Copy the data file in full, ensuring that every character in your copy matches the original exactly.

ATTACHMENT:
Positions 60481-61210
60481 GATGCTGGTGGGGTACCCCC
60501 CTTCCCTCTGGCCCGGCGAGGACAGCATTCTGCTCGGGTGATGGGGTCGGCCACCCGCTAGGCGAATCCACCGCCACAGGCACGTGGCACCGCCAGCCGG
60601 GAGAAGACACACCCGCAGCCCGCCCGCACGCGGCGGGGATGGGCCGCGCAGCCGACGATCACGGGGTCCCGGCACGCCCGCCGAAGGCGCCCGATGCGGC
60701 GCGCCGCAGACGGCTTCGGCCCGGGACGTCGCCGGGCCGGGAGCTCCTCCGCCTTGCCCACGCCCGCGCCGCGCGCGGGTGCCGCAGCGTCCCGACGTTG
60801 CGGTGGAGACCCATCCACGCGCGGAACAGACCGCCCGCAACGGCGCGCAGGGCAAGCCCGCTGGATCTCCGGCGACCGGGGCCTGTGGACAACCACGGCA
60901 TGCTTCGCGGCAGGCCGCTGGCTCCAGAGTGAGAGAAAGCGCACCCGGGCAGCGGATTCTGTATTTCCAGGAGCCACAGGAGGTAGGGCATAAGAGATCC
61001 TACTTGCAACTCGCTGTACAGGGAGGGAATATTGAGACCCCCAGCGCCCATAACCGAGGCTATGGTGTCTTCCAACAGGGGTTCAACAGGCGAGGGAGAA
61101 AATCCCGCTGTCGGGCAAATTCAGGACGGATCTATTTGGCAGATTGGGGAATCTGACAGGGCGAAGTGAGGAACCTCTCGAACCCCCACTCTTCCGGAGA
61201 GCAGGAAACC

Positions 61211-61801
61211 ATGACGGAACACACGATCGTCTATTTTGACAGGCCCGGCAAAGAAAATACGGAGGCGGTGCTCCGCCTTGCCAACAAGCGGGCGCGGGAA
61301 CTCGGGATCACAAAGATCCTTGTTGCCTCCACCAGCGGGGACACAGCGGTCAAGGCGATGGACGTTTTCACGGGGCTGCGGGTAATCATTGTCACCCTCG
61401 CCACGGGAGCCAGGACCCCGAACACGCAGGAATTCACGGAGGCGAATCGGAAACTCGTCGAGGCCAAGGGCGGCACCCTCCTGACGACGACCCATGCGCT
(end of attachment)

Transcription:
Positions 60481-61210
60481 GATGCTGGTGGGGTACCCCC
60501 CTTCCCTCTGGCCCGGCGAGGACAGCATTCTGCTCGGGTGATGGGGTCGGCCACCCGCTAGGCGAATCCACCGCCACAGGCACGTGGCACCGCCAGCCGG
60601 GAGAAGACACACCCGCAGCCCGCCCGCACGCGGCGGGGATGGGCCGCGCAGCCGACGATCACGGGGTCCCGGCACGCCCGCCGAAGGCGCCCGATGCGGC
60701 GCGCCGCAGACGGCTTCGGCCCGGGACGTCGCCGGGCCGGGAGCTCCTCCGCCTTGCCCACGCCCGCGCCGCGCGCGGGTGCCGCAGCGTCCCGACGTTG
60801 CGGTGGAGACCCATCCACGCGCGGAACAGACCGCCCGCAACGGCGCGCAGGGCAAGCCCGCTGGATCTCCGGCGACCGGGGCCTGTGGACAACCACGGCA
60901 TGCTTCGCGGCAGGCCGCTGGCTCCAGAGTGAGAGAAAGCGCACCCGGGCAGCGGATTCTGTATTTCCAGGAGCCACAGGAGGTAGGGCATAAGAGATCC
61001 TACTTGCAACTCGCTGTACAGGGAGGGAATATTGAGACCCCCAGCGCCCATAACCGAGGCTATGGTGTCTTCCAACAGGGGTTCAACAGGCGAGGGAGAA
61101 AATCCCGCTGTCGGGCAAATTCAGGACGGATCTATTTGGCAGATTGGGGAATCTGACAGGGCGAAGTGAGGAACCTCTCGAACCCCCACTCTTCCGGAGA
61201 GCAGGAAACC

Positions 61211-61801
61211 ATGACGGAACACACGATCGTCTATTTTGACAGGCCCGGCAAAGAAAATACGGAGGCGGTGCTCCGCCTTGCCAACAAGCGGGCGCGGGAA
61301 CTCGGGATCACAAAGATCCTTGTTGCCTCCACCAGCGGGGACACAGCGGTCAAGGCGATGGACGTTTTCACGGGGCTGCGGGTAATCATTGTCACCCTCG
61401 CCACGGGAGCCAGGACCCCGAACACGCAGGAATTCACGGAGGCGAATCGGAAACTCGTCGAGGCCAAGGGCGGCACCCTCCTGACGACGACCCATGCGCT